End of life is a profound and inevitable part of life, and thus, human condition. It raises significant and critical questions around the meaning, purpose, fairness and quality of life, on multiple individual, inter-personal, and societal levels.
Design for end of life is an emerging area, gaining visibility and interdisciplinary interest. Current contributions around design and end-of-life are however, limited and disjointed, lacking in critical knowledge base and strategic vision. While valuable, such rush into interventional, operational, and incremental contributions, is archetypal of design’s ‘problem-solving’ approach, and would risk obscuring the broader and potentially significant theoretical, methodological, and empirical contributions between design and end of life.
The Inclusionaries Lab is pioneering a problem framing, transdisciplinary, and systemic approach to this fascinating emerging field. Coined as ‘Design Meets Death‘, we are initiating a theoretically and empirically informed discourse between the two fields of design and end-of-life in order to identify critical questions, strategic opportunities, and significant contributions. And furthermore, to interrogate and reimagine the narratives as well as the experiences in end-of-life, through inclusive and human-centred innovation.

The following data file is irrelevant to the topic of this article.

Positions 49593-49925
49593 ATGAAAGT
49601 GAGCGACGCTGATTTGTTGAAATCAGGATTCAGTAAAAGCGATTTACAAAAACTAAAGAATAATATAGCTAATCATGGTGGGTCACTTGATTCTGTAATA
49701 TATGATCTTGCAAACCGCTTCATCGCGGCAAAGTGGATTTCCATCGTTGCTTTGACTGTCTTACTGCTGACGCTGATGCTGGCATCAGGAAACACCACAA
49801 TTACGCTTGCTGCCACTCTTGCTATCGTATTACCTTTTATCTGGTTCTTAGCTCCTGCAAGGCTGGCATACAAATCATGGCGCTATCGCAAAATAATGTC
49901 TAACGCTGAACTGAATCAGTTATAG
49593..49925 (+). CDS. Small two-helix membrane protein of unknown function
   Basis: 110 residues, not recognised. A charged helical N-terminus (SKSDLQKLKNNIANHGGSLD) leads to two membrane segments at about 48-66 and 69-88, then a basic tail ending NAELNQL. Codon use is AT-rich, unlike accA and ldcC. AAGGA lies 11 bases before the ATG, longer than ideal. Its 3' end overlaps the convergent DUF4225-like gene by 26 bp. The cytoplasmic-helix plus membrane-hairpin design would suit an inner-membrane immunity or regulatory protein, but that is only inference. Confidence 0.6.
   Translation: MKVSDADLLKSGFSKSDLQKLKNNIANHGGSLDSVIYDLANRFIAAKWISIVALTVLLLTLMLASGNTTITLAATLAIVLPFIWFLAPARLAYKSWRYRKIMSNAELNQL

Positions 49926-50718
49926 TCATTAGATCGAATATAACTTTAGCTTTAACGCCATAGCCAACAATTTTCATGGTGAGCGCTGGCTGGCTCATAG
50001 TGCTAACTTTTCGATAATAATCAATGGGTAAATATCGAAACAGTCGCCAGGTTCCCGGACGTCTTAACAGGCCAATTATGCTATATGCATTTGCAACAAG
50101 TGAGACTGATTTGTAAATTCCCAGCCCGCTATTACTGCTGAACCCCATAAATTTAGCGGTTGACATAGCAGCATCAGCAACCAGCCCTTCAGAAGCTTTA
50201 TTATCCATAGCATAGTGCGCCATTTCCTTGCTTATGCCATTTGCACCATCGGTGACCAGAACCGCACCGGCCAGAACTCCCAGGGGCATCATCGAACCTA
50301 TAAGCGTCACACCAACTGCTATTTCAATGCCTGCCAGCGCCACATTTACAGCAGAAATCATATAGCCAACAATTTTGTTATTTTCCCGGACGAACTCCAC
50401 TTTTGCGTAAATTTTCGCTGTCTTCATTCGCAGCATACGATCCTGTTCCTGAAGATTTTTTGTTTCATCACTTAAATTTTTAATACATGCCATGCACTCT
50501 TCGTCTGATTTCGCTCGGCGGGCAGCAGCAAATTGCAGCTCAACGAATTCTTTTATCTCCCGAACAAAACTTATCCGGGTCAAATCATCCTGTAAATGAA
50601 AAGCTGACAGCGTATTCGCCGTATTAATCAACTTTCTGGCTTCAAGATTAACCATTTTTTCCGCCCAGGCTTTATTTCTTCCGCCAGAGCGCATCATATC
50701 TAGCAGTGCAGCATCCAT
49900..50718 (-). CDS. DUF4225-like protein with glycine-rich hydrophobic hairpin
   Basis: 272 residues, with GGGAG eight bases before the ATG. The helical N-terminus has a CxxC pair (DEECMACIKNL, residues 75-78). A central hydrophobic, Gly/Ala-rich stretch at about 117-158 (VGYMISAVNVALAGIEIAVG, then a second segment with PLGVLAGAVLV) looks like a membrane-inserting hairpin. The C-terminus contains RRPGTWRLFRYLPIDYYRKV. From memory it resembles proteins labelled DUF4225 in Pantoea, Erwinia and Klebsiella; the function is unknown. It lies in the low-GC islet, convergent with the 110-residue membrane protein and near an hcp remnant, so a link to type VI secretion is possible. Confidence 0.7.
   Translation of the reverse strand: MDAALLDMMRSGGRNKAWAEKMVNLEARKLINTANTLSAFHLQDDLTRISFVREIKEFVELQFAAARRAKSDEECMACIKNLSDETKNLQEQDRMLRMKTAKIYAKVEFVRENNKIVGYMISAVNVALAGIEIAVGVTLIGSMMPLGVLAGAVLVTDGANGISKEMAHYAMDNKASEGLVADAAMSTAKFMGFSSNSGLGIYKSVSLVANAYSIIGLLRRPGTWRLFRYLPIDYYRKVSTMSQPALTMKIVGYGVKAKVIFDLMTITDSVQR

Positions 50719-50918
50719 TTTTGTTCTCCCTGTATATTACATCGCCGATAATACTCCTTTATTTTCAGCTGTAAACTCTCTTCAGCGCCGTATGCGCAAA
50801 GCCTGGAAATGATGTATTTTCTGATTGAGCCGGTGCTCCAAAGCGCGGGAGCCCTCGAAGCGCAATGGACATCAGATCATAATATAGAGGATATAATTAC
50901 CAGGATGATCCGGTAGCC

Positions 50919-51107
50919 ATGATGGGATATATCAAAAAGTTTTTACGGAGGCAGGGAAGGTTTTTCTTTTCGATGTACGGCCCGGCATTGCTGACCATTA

Our recently funded research include:
- revisiting ‘legacy‘ in the context of paediatric palliative care – in collaboration with Alder Hey Specialist Palliative Care Unit (funded by Hugh Greenwood Legacy for Children’s Health Research);
- Improving Advance Care Planning (ACP) practice and experience through use of visual touchpoints – in collaboration with The Palliative Care Institute Liverpool (funded by Liverpool Clinical Commissioning Group);
- Reimagining the Hospice of The Future through the lens of human-centred design and advanced robotics – in collaboration with Marie Curie Hospice (funded by Doctoral Network in AI for Future Digital Health).